FREEPORT, N.Y. (CBSNewYork) — With worries about Hurricane Matthew coming up the east coast, some Long Island officials said they will expand a pilot project that has reduced street flooding in the village of Freeport.

As CBS2’s Valerie Castro reported, a specially designed valve is preventing storm drain backups.

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Freeport Village Mayor Robert Kennedy (D) pointed to before and after photos of the same intersection showing that a new technology employed in sewer drains is cutting down on street flooding.

“If you have heavy rains and high tide this will pump that water back into the bay and prevent that flooding,” Kennedy said.

Mayor Kennedy said the valve — designed by a Pennsylvania manufacturer — can block surging bay waters that often leave village residents frustrated by overflowing sewers.

“Garbage coming up onto your street, and you can’t drive through. It’s ruining cars, you have to worry about coming into your house,” Megan Martinez said. 

Pam Walsh-Boening is still elevating her bay-side home which was ravaged by Superstorm Sandy’s Floodwaters. She said the constant street flooding makes it difficult for anyone to sell their home.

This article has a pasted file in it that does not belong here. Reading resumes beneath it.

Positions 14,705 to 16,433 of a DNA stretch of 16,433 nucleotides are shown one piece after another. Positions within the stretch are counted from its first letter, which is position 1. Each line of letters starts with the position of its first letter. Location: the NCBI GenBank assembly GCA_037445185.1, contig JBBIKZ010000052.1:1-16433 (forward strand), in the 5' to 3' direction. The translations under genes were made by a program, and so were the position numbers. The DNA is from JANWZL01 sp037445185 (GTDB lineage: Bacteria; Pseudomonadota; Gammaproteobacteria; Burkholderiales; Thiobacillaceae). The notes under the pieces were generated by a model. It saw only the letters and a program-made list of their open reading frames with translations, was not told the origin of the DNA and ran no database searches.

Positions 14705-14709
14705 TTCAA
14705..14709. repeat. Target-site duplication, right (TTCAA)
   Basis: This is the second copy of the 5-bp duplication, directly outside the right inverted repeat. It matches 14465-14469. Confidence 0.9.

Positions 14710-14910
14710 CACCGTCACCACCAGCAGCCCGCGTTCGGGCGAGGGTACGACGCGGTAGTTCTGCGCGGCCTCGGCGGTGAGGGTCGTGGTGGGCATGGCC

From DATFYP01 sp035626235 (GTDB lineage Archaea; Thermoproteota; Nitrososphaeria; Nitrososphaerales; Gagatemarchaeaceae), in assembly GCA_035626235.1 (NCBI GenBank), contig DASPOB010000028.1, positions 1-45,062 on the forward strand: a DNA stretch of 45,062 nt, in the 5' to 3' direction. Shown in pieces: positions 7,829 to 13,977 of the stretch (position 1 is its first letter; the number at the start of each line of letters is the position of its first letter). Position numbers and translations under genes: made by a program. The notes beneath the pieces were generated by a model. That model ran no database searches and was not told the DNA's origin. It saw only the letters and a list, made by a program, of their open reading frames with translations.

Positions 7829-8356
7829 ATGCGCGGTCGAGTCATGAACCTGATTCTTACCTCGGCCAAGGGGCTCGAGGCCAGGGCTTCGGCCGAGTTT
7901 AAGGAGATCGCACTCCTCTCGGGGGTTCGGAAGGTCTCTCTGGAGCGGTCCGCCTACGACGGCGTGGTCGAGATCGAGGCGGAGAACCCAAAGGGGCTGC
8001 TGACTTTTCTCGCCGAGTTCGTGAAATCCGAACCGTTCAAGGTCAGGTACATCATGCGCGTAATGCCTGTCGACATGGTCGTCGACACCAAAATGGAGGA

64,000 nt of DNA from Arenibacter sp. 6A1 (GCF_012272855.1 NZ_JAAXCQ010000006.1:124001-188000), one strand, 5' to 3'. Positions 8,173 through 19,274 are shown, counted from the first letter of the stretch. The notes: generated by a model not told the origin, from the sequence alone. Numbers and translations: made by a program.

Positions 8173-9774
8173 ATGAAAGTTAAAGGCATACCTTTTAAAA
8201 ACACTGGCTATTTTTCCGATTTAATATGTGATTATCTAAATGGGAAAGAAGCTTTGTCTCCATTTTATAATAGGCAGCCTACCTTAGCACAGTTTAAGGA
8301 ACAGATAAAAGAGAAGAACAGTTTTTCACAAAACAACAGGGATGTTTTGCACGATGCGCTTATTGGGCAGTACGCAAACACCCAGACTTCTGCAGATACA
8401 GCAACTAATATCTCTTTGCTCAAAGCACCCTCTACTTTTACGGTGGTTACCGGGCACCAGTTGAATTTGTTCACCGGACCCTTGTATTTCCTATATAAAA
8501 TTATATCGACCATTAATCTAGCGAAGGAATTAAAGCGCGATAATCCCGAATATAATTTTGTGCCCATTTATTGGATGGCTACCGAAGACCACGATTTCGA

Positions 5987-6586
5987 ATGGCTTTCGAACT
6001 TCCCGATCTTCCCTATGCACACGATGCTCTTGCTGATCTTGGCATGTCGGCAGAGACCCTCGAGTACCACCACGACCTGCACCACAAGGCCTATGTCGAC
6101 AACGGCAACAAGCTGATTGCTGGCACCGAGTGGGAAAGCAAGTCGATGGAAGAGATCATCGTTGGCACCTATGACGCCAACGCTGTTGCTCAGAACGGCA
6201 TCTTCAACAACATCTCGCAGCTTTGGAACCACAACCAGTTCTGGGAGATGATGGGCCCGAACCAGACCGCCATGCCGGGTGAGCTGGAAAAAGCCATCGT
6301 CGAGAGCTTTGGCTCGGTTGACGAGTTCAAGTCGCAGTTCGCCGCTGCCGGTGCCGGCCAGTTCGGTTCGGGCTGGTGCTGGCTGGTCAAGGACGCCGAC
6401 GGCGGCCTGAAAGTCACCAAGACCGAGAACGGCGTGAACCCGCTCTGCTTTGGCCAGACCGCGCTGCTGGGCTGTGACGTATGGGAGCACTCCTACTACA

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“They will ask you what type of flooding do you incur during full moon and high tide. You basically have to be honest and tell them it is a problem and it does flood,” she said.

The mayor said a new, nearly $800,000 grant will allow the village to place the valves in every sewer storm drain.

With Matthew wrecking island nations in the Caribbean and now heading for the east coast, the mayor admitted the valve system would do little against a direct hit.

“All bets are off, however when we have a named storm where the water will exceed the bulkheads, extreme storms at high tide, the waters will exceed the bulkheads,” he said.

The mayor said that he believes the flood gates will need to be built in bay waters to protect against the ocean’s storm surge. Right now, a $3.5-million federal study is underway to see if it’s feasible.

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